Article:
Fans of Lady Gaga who thought their American Express card was going to give them first dibs on tickets for her Hong Kong debut were left disappointed yesterday.
A reported 6,000 tickets went on sale at 10am yesterday exclusively for American Express card holders, who were allowed to buy eight tickets per card over the phone, on the HK Ticketing website or at 29 ticketing outlets. But HK Ticketing announced at 1pm that all were sold out. At the Causeway Bay Tom Lee music outlet, all those beyond the next 20 in line were told to go home at 1pm.
Customers who remained complained they had no idea how many tickets were left. Tickets became available sporadically, according to a Tom Lee staff member, because online customers were no longer holding onto them.
Customers waited up to 30 minutes each as staff refreshed the website to see if tickets were available.
Over at the Tom Lee store in Wan Chai, about 40 people were in line when sales started at 10am. They included die-hard fans, doting parents hoping to delight their children and those out to make a quick buck.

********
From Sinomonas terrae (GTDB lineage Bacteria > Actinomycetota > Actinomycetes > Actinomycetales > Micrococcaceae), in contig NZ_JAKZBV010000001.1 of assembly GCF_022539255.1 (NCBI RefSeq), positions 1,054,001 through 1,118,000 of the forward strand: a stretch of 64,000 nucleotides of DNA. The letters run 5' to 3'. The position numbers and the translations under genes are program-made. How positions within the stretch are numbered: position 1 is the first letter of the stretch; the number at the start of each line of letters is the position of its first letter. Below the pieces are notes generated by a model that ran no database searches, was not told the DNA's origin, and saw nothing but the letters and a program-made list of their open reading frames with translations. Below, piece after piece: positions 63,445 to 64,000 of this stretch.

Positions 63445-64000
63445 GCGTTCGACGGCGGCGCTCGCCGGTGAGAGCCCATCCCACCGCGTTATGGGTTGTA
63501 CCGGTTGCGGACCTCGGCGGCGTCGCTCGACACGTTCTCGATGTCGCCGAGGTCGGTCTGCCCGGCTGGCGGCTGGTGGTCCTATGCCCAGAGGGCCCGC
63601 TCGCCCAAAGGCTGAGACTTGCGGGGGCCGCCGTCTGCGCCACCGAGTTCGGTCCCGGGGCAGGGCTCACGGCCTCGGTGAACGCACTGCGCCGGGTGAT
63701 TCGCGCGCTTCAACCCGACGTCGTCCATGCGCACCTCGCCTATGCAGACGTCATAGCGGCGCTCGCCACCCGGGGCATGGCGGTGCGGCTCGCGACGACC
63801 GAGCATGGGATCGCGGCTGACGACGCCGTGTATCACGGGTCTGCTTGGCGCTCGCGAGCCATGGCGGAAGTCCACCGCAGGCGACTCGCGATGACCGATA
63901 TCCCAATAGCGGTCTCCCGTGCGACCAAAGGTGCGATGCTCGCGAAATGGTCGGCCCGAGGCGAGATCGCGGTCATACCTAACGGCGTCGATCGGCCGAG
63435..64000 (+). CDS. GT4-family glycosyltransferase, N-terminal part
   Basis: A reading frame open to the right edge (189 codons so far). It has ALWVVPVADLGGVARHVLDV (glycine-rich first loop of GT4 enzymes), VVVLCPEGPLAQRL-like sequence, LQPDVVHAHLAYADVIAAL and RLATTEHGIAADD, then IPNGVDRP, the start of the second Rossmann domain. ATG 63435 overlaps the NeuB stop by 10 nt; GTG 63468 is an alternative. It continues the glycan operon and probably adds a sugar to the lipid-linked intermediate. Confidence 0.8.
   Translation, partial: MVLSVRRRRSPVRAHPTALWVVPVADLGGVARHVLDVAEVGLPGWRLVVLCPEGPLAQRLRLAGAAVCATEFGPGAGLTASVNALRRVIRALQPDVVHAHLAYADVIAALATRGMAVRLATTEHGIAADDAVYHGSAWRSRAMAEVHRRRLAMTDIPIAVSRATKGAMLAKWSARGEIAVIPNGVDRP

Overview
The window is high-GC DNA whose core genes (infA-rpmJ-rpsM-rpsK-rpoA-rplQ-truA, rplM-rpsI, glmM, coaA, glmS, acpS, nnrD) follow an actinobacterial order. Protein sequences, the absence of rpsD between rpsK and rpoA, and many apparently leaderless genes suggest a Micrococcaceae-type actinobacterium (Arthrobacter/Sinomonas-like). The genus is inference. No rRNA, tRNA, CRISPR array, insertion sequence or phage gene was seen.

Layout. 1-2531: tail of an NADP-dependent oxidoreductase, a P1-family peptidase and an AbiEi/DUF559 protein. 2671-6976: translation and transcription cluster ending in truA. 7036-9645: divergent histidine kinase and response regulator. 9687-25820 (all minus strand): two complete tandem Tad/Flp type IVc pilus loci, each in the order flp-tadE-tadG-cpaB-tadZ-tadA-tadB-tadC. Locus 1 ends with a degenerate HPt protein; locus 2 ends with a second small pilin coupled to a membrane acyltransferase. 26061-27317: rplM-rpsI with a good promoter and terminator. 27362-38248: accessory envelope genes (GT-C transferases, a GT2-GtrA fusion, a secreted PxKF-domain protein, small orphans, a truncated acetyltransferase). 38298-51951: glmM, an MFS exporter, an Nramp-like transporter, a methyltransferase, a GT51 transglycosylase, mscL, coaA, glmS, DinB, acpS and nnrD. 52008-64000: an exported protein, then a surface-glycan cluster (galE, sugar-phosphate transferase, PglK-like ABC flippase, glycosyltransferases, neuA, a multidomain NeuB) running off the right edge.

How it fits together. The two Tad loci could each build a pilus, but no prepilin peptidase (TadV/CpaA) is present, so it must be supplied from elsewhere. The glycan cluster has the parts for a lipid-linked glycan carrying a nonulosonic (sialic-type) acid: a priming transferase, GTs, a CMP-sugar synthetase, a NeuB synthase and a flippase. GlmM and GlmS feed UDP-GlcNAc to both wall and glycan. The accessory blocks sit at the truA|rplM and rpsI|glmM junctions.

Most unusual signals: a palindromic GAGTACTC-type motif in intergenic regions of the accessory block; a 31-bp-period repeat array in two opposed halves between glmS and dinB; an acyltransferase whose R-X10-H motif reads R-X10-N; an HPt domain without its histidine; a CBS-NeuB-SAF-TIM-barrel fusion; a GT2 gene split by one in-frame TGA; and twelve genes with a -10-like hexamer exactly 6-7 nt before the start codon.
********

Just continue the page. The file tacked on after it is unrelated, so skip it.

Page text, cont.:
Ada Lau, who began lining up at 7am on Wednesday and was second in line, made an instant profit by selling four of the eight HK$1,580 tickets she bought for a 150 per cent mark-up right outside the store.
Simon Clarke managed to buy eight tickets for HK$480 each, mainly as a surprise for his two sons.
'I like that she started off as an ordinary girl playing the piano and became a superstar, and she will be inspiring for my kids to see,' Clarke said. He had asked the family's domestic helper to get in line at 6.30am.
'Sometimes I think I am Lady Gaga,' said Donna Chown, who wears her platinum blonde hair in a sharp bob as a tribute to one of the singer's many spectacular hairstyles. But passion for the star was not enough for Chown and her friends to purchase tickets, even though they joined the queue at 9.30am. She waited until 1pm when tickets were sold out.
'I'm going to go Gaga on this,' Chown said, as the last ticket sold out in front of her. 'This looks terrible on American Express' part; I don't feel like I had any priority.'
An American Express spokeswoman said she could not disclose how many tickets were available yesterday, and she would not comment on how the sales were handled. HK Ticketing refused to disclose how many tickets it sold as it was commissioned as an agent by Live Nation. Live Nation did not return calls.
At least some people were smiling - queuing for Gaga tickets proved profitable for professional queuers. One elderly woman said she was getting HK$70 per hour to queue and had been in line for 30 hours.
More Gaga-mania is expected next Monday, when the last tickets for the May 2 gig at the AsiaWorld-Arena go on sale to the general public.